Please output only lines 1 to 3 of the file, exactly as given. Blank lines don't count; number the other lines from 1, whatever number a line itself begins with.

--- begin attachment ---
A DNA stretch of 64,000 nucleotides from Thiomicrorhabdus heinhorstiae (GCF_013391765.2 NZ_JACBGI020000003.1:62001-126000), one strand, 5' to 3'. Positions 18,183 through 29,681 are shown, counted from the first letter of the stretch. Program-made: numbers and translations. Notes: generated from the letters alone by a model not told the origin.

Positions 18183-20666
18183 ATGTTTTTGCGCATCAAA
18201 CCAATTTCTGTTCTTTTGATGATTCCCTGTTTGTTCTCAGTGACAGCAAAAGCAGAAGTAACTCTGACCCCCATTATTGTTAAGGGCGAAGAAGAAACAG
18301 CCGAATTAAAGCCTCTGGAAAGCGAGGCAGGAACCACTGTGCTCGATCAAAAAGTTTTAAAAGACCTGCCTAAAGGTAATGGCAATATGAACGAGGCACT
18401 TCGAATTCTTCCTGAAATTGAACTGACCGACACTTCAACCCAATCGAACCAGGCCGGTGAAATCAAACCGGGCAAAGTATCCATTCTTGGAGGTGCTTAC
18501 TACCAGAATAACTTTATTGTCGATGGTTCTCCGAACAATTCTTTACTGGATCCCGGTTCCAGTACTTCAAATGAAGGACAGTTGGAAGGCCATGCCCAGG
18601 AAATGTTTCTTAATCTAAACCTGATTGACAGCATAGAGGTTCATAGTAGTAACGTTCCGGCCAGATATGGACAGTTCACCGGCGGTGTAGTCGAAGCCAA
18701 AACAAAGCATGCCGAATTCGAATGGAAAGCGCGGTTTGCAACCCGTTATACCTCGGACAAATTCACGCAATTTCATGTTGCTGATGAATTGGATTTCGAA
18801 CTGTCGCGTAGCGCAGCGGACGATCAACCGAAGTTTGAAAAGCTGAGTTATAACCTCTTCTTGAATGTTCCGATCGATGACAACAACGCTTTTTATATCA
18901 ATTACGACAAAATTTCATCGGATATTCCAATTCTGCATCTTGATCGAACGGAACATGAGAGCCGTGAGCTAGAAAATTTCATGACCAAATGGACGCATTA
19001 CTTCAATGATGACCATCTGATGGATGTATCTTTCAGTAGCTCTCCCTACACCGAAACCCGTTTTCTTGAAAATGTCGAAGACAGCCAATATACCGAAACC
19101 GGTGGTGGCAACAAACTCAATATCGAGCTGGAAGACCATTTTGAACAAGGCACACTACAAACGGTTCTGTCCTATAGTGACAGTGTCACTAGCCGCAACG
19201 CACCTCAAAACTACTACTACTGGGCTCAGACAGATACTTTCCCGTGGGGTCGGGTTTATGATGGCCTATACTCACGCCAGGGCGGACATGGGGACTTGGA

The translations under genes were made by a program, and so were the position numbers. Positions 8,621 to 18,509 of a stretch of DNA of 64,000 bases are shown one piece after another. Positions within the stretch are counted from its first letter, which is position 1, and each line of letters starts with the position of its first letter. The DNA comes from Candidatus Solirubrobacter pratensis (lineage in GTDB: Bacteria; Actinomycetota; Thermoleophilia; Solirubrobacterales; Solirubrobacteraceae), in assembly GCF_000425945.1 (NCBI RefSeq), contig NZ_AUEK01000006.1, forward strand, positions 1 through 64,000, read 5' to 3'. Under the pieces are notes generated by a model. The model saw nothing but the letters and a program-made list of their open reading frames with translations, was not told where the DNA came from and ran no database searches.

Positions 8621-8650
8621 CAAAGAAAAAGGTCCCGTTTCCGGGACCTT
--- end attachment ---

A DNA stretch of 64,000 nucleotides from Thiomicrorhabdus heinhorstiae (GCF_013391765.2 NZ_JACBGI020000003.1:62001-126000), one strand, 5' to 3'. Positions 18,183 through 29,681 are shown, counted from the first letter of the stretch. Program-made: numbers and translations. Notes: generated from the letters alone by a model not told the origin.

Positions 18183-20666
18183 ATGTTTTTGCGCATCAAA